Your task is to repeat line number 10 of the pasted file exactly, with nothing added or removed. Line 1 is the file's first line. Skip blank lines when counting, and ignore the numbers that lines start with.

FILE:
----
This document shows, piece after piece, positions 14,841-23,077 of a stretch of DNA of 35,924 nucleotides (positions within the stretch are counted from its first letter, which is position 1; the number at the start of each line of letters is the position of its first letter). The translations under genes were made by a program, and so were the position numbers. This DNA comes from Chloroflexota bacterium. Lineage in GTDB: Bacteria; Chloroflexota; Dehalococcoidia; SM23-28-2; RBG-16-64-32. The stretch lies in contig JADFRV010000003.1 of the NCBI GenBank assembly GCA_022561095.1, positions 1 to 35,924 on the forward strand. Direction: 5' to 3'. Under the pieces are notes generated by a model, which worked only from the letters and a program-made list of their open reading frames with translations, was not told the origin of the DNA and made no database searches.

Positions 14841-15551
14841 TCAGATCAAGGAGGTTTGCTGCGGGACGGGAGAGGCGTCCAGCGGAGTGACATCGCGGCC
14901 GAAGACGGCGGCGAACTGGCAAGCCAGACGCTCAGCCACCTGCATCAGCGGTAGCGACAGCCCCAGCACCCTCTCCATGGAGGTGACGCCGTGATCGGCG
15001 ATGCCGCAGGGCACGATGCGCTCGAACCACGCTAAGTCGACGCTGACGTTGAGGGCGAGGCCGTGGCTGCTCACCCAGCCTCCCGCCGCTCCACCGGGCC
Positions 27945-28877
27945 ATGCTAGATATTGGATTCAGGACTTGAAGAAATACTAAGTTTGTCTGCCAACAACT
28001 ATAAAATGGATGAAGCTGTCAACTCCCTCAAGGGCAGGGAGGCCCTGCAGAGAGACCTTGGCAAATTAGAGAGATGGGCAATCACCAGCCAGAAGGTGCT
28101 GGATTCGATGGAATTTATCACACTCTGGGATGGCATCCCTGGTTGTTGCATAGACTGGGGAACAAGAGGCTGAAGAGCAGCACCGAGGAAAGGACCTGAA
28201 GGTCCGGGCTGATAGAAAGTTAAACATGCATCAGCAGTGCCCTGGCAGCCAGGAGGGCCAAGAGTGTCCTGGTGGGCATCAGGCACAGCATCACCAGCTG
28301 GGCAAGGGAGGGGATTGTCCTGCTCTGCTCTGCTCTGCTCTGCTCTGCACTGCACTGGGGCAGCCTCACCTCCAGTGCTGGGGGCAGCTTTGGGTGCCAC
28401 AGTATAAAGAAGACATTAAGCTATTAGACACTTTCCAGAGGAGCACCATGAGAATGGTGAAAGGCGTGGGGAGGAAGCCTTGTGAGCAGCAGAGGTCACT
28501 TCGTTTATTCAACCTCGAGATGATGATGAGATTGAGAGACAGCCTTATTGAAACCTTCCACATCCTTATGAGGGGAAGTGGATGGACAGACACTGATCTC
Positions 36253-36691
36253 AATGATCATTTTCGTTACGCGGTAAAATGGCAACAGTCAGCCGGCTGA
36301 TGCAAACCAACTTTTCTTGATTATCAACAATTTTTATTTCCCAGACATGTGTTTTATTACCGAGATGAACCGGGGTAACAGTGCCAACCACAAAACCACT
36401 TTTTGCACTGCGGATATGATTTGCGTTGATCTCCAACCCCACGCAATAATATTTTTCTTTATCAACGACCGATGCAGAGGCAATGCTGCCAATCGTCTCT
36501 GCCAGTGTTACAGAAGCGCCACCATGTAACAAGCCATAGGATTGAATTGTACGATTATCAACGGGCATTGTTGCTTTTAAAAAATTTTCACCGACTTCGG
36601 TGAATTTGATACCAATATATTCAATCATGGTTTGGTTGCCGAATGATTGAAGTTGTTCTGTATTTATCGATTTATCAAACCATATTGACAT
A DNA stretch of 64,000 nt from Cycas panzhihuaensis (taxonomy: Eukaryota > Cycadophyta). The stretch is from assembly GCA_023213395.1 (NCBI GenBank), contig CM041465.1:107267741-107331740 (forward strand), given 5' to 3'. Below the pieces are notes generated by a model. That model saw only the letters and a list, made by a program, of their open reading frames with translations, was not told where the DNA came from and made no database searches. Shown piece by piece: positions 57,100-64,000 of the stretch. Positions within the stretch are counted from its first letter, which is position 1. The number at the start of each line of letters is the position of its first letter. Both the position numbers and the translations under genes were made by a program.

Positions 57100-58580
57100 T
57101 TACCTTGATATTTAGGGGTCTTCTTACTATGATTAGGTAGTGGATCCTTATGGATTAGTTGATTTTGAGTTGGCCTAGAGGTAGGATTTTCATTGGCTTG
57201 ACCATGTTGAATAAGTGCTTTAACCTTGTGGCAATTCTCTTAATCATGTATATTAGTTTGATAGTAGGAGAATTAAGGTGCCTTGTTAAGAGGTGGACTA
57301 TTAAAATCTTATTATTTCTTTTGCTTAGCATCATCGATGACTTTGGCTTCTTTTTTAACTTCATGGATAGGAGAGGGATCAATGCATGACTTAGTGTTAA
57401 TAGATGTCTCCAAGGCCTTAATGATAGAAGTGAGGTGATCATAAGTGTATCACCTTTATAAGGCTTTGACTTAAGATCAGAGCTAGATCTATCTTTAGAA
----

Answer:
28201 GGTCCGGGCTGATAGAAAGTTAAACATGCATCAGCAGTGCCCTGGCAGCCAGGAGGGCCAAGAGTGTCCTGGTGGGCATCAGGCACAGCATCACCAGCTG